Under the Swedish law, when the parties failed to choose the applicable law, their arbitration agreement is governed by the law of the seat of the arbitration, provided that the parties have specified the seat in their agreement. That much is clear. However, when the parties have not stipulated a seat in their agreement, there is cause for concern.

Section 48 of the Swedish Arbitration Act (SAA) governs the law applicable to the arbitration agreement. It provides that absent a choice of law by the parties, the law of the country where, “by virtue of the agreement”, the proceedings have taken or will take place, governs the arbitration agreement.

The wording of section 48, “by virtue of the agreement”, can be interpreted as meaning that the seat of the arbitration must have been specified in the arbitration agreement. In fact, this interpretation was upheld by scholars: “Section 48 provides that the law of the place of arbitration governs the arbitration agreement – provided that the parties have agreed on that place of arbitration in their arbitration clause (Christer Danielsson, International Arbitration in Sweden: A Practitioner’s Guide, (Kluwer Law International, 2013), p. 152, emphasis added).”

However, although the wording of section 48 supports this interpretation, the wording of the Government Bill that preceded the SAA does not. The Government Bill provides that the parties’ demonstrated intention on a choice of seat, may suffice to warrant an application of the law of that seat to the arbitration agreement. Also, the Government Bill states that a choice of seat by an arbitral institution or the arbitrators, mandated by the parties’ arbitration agreement, fulfills the requirement under section 48 (see Government Bill 1998/99:35, pages 193, 245). These conclusions are, however, not easily made by reading the SAA. The discrepancy between the language of section 48 and the intention of the legislator as expressed in the Government Bill can lead to great ambiguity where international practitioners are not familiar with the often untranslated Swedish preparatory works.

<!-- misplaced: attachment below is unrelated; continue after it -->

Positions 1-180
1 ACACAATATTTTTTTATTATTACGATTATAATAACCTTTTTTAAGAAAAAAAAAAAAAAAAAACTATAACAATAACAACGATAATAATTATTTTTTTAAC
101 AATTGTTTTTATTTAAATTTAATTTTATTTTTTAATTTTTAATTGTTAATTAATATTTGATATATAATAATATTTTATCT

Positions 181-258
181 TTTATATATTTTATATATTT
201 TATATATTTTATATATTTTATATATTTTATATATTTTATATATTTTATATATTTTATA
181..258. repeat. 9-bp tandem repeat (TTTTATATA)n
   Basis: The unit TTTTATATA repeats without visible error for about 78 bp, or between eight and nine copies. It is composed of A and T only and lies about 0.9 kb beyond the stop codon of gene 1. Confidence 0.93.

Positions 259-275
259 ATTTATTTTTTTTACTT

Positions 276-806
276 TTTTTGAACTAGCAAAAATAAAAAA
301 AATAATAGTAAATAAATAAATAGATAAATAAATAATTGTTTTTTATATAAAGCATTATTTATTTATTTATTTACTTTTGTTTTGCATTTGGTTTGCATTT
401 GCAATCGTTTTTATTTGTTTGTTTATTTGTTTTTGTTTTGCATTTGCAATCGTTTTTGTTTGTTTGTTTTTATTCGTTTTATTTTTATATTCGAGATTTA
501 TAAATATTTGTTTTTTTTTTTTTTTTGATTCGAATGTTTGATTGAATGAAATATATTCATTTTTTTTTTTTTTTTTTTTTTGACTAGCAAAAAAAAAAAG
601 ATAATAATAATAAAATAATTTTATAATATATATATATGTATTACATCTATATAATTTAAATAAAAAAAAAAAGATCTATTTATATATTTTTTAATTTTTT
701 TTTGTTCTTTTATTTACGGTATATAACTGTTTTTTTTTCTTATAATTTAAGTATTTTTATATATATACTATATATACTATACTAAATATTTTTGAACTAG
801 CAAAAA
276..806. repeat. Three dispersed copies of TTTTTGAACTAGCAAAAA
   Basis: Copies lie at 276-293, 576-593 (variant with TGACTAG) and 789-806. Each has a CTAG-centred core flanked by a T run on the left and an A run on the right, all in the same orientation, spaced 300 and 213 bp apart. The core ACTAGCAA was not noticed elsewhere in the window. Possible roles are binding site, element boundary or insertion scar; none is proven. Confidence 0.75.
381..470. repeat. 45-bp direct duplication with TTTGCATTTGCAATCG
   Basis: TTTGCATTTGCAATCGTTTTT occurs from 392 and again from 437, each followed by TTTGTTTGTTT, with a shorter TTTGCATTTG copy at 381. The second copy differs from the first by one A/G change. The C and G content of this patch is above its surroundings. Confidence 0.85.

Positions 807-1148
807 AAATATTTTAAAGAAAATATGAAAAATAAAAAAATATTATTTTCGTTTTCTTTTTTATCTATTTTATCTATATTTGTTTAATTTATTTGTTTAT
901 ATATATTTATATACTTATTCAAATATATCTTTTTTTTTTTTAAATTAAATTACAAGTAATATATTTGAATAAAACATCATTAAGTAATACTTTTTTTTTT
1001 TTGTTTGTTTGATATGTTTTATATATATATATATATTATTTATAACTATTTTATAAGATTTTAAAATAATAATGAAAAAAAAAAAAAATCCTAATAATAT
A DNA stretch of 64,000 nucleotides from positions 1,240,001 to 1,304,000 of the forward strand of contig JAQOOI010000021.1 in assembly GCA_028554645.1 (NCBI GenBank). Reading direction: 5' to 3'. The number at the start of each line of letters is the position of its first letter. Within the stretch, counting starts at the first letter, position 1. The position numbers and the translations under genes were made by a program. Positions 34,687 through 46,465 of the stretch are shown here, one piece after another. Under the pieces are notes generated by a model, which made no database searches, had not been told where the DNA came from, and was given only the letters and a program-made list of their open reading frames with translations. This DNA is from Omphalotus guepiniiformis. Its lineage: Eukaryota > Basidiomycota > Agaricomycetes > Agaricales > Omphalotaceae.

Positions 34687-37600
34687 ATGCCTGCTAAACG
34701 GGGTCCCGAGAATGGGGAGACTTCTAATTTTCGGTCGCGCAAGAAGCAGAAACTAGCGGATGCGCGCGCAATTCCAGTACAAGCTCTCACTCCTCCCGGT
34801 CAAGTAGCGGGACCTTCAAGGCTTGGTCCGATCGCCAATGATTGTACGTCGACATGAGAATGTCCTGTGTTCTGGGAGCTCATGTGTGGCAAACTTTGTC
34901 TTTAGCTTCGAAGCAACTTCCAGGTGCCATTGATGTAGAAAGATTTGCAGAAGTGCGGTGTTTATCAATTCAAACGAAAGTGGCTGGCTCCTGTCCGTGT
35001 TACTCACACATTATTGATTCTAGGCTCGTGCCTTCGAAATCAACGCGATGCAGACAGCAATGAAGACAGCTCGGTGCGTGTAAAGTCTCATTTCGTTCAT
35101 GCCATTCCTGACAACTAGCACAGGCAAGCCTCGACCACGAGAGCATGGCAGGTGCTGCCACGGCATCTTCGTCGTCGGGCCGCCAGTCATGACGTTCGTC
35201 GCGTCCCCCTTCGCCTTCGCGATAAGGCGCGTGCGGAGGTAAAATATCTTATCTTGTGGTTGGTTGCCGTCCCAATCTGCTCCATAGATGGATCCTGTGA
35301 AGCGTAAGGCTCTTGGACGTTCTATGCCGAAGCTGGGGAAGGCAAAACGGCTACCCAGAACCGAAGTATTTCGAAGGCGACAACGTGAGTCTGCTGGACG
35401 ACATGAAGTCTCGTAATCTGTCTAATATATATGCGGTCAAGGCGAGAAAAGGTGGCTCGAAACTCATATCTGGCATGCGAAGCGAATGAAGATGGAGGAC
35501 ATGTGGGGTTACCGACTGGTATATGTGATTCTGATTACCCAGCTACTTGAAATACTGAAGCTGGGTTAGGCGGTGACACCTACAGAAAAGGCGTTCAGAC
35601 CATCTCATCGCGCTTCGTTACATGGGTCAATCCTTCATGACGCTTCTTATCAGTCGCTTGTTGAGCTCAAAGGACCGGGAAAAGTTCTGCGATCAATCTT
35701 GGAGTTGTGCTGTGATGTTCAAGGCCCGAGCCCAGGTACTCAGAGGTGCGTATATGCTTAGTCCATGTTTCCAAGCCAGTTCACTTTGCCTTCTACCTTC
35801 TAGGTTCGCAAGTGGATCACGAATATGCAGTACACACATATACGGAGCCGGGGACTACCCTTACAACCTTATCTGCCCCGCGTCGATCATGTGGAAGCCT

The SAA is currently under review (see previous post on this). In spite of the ambiguity in section 48, the law applicable to the arbitration agreement is not one of the issues that are under review. The problem might have been overlooked, as in the vast majority of cases, the law applicable to the arbitration agreement or the seat of the arbitration is stipulated by the parties in their agreement. However, in the context of international commercial arbitration, where the stakes are often high, a commercial party should be able to determine the content of Swedish law without ambiguities that might result in an increase in legal costs and lengthy proceedings for the parties. Hence, although the problem might not often arise in practice, it is of principal importance with respect to clarity and efficiency.

Internationally, there are many rules that provide for the default application of the law of the seat of the arbitration to the arbitration agreement. Under Articles V(1)(a) of the New York Convention and Article 36(1)(a)(i) of the Model Law, the “law of the country where the award was made” applies, absent a choice of law by the parties. Also, article 16.4 of the LCIA Rules provides that the law applicable to the arbitration agreement is the law of the seat of the arbitration. These rules do, however, not provide that the seat must have been agreed upon in the arbitration agreement.

A measure of rethinking is necessary. In the interest of providing clarity in the legislation, the Swedish legislator could perhaps remove “by virtue of the agreement” from section 48 of the SAA. The phrase fulfils no apparent purpose, as the prevalent legal position in Sweden seems to be that it is not required that the seat of the arbitration must have been chosen expressly in the arbitration agreement. Eliminating the ambiguous language would not only remove what, at a first glance, could be interpreted as a form requirement, but also, would align the SAA to the international practice.

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